Bellefonte Historical and Cultural Association
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In the middle of the 19th century, Hugh McAllister, a leading Bellefonte lawyer but still a farmer, and Frederick Watts, also an attorney and a gentleman farmer in Carlisle, shared concerns about the need for better agricultural education in Pennsylvania.
Both men believed that higher education should be available to other classes than merely the wealthy, and also that a special sort of education should exist for the sons of farmers. Studying literature and classics might expand young men’s horizons, but did nothing to perfect practical farming skills.
McAllister began to visit farmers’ societies around Pennsylvania and seek support for the idea of a dedicated agricultural school.
By 1851 (when the Pennsylvania State Agricultural Society was formed), McAllister and his cohorts had enough support from the ag societies that state officials in Harrisburg became receptive to the innovative idea.
The following year, the Pennsylvania State General Assembly formally considered the idea of a state agricultural school, and McAllister and others began to search for a site for it.
Gen. James Irvin, ironmaster of several of the many furnaces that made the county a 19th century world leader in iron-making, offered a choice of acreage for the project, as did landowners in four other counties.
On April 13, 1854, Gov. William Bigler (formerly a Bellefonte newspaper publisher) signed the official charter for the institution, to be called the Farmers’ High School, with a goal of providing an education based on applying scientific principles to farming.
In June 1855 the new institution’s board of trustees held its first meeting, and Gov. James Pollock and other trustees decided to visit Centre County to examine the three farms offered by Irvin. After the inspection the group adjourned to the mansion at nearby Centre Furnace for a banquet with 150 guests.
On September 12, 1855, the trustees formally accepted the 200-acre Irvin farm near Centre Furnace. The land was accompanied by a pledge of $10,000 guaranteed by Trustees McAllister and Andrew Gregg Curtin (a Bellefonte native who was soon to become secretary of the commonwealth and, later, governor), to launch the building fund.
The remains of the Centre Furnace stack have been preserved on Rt. 26, just before the University Dr. exit as one approaches State College from the east. Centre Furnace Mansion, considered the “birthplace of Penn State,” is open to visitors as the headquarters of the Centre County Historical Society.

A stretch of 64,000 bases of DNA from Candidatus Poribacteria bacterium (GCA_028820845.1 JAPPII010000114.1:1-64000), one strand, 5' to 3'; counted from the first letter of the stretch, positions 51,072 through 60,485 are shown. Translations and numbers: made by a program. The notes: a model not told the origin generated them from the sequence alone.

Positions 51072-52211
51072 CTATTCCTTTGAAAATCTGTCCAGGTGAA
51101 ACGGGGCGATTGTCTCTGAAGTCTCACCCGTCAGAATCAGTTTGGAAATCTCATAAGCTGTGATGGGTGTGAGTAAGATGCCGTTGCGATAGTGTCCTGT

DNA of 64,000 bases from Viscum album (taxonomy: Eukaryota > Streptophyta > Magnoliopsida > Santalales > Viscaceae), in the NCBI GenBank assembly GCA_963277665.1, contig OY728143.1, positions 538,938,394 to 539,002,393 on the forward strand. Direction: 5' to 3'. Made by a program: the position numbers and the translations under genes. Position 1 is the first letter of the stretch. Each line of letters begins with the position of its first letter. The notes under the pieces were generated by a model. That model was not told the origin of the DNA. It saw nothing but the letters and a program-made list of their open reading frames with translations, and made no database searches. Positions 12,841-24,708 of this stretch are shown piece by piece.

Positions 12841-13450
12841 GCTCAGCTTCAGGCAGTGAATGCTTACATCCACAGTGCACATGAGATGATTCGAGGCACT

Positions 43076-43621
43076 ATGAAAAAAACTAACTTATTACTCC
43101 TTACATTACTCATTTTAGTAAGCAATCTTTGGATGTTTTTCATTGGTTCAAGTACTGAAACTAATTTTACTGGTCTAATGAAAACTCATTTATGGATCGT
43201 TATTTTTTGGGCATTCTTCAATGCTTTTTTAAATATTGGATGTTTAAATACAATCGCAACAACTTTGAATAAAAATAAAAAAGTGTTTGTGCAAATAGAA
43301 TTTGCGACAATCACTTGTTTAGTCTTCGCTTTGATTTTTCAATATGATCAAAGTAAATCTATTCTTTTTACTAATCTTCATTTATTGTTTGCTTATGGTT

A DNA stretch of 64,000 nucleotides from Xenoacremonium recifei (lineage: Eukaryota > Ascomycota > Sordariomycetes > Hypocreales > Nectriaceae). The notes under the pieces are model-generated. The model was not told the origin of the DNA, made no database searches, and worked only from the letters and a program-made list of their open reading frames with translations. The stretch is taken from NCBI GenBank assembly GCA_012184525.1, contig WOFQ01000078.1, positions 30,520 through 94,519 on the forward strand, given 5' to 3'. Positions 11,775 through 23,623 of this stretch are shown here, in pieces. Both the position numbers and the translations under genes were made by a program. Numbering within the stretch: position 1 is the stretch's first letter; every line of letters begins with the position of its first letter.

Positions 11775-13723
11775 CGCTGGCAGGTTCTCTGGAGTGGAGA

McAlllister, Watts, and James Miles of Erie were to design the layout of the school, and an architect was hired to design the main building, housing both students and class-rooms. A Carlisle firm won the contract for constructing the building; other contracts were awarded for the barn and outbuildings designed by McAllister and Watts. One of the barn contractors was George Tate of Bellefonte.
McAllister Prevents Failure
In 1857, the economic recession that eventually was nationwide began in Pennsylvania. The building fund drive failed and the contractor for the main structure was facing bankruptcy. As a Penn State history website describes it, “The farm school may well have been stillborn had it not been for the efforts of Hugh McAllister, who worked feverishly to stave off disaster.” McAllister donated $500 from his own pocket to the effort and personally raised $5,700 from others in the county.
The institution opened on February 19, 1859, with Dr. Evan Pugh as president and William Waring, formerly of the Bellefonte Academy, as farm superintendent.
In the winter of 1860, the Farmers’ High School changed its name to the Agricultural College of Pennsylvania.
The milestone Morrill Land-Grant Act of 1862
provided federal support for schools such as the Ag College, giving federal land
to states and allowing it to be sold and the proceeds invested to support
colleges whose primary mission was “to teach agriculture and the mechanic arts
[engineering] … in order to promote the liberal and practical education of the
industrial classes in all the pursuits and professions of life." In 1863
the Agricultural College of Pennsylvania became the state’s land-grant
The original Old Main, 1855
President Pugh was married on February 4, 1864, to Rebecca Valentine, daughter of one of the oldest Bellefonte ironmaking families. Pugh died of typhoid fever on April 23 of that year at the Valentine home in Bellefonte, and is buried in the town’s Union Cemetery.
The names of Bellefonte’s own Hugh McAllister, William Waring, William Bigler, William Packer, Daniel Hastings, Andrew Curtin, and James Beaver (the latter four, all governors of Pennsylvania) are immortalized by buildings and historical markers on campus, and street names on campus and in State College.
Linn, John Blair. History of Centre and Clinton Counties,
Pennsylvania. Centre County Historical Society, 1975 reprint of 1883
Bellefonte Fountain of Governors. Bellefonte Bicentennial Committee, 1976.
These sites are keyed to the “Historical Walking Tour Map of Bellefonte” map available at the Train Station and elsewhere in town. The map is a project of the Talleyrand Park Committee of the Bellefonte Historical and Cultural Association. These sites can also be viewed on the Virtual Walking Tour webpages.
#10: Curtin House
This was the residence in his later years of Gov. Andrew Gregg Curtin, early supporter and trustee of the Farmers’ High School.
Hugh McAllister, Esq., one of the first promoters of the idea of higher education in agriculture in Pennsylvania, practiced law in Bellefonte and argued his cases here.
#21: Hastings Mansion
Gov. Daniel Hastings was a member of the Penn State board of trustees.
Several Bellefontians associated with Penn State are buried here, beginning with the Agricultural College’s first president, Evan Pugh. Others are Governors Curtin, James Beaver, and Daniel Hastings.